New York — Apple continued to dominate Dell among PC manufacturers when it comes to customer satisfaction, according to the latest American Customer Satisfaction Index (ASCI).
Apple generated a score of 81 on the University of Michigan generated study that covered the second quarter of 2005, ended June 30, while Dell fell to 74. Hewlett-Packard added three points to its score, hitting 73, with Gateway sitting just behind at 72. However, when HP’s Compaq brand is broken out, it scores a 67.
Overall, the PC industry averaged a 74 rating — a sign, according to University of Michigan’s professor Claes Fornell, that the average person still has a great deal of difficulty dealing with such a complicated product.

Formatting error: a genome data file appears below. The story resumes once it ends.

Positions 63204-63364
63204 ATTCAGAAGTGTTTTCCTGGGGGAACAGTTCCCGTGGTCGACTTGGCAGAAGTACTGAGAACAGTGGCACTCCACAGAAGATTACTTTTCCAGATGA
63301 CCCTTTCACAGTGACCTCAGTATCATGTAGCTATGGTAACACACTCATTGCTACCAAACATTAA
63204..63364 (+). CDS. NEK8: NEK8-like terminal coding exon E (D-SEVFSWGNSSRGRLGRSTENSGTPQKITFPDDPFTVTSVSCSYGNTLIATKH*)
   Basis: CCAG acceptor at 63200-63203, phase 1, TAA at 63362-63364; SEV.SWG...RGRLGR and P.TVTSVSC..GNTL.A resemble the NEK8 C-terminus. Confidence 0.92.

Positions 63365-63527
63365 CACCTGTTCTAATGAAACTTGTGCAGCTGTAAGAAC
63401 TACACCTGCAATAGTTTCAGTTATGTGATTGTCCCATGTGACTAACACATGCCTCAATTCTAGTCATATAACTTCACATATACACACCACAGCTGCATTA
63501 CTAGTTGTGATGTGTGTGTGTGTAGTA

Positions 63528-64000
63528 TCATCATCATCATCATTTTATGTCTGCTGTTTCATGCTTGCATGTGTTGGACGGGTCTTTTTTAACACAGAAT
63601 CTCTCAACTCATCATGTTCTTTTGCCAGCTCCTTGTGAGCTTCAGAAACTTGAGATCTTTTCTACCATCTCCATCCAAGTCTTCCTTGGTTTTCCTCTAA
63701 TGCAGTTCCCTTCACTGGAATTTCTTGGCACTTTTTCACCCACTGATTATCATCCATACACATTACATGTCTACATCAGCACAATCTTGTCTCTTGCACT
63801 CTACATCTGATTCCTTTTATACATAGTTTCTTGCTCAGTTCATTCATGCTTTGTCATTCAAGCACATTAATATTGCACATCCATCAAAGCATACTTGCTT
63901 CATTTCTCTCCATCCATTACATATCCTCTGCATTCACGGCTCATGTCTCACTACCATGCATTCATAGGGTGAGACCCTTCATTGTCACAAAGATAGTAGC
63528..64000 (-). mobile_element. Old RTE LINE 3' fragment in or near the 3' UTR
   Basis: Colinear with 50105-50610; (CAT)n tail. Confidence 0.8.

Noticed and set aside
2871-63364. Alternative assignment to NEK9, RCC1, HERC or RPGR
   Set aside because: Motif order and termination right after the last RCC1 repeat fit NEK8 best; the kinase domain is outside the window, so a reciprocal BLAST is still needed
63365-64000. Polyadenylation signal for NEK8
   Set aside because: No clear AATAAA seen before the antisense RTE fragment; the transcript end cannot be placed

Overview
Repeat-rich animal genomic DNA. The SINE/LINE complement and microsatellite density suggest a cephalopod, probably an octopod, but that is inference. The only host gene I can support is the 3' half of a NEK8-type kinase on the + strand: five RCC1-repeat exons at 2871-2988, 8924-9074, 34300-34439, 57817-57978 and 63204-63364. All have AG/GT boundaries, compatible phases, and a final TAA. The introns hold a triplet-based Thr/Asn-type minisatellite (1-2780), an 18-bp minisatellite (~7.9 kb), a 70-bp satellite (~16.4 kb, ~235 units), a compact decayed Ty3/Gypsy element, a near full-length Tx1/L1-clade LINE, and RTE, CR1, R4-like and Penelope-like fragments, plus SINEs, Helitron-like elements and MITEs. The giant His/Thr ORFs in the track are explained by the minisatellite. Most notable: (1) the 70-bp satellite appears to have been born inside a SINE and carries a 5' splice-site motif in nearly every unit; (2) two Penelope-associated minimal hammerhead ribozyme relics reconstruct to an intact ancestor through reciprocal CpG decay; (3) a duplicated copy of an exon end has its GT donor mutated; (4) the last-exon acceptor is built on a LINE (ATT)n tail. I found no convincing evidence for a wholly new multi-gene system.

The ASCI rating, Fornell said, generally portends a coming change in a company’s fortune. Since Apple boosted its ASCI rating, its sales have increased by 33 percent and net income has grown 300 percent. Much of this growth is from iPods and iTunes sales.
Fornell said the study noted Dell’s drop is due in part to less effective customer service, with its call centers having long wait times and other difficulties.
“Still, competitive pricing as a result of Dell’s direct-sales business model keeps overall customer satisfaction slightly above other competitors, with the exception of Apple,” Fornell said.
HP’s performance level, especially its Compaq brand, is not unusual. Fornell said company’s often take their eye off customer service issues while consolidating a new acquisition.
The index is a uniform and independent measure of household consumption experience run by the university’s Stephen M. Ross Business School.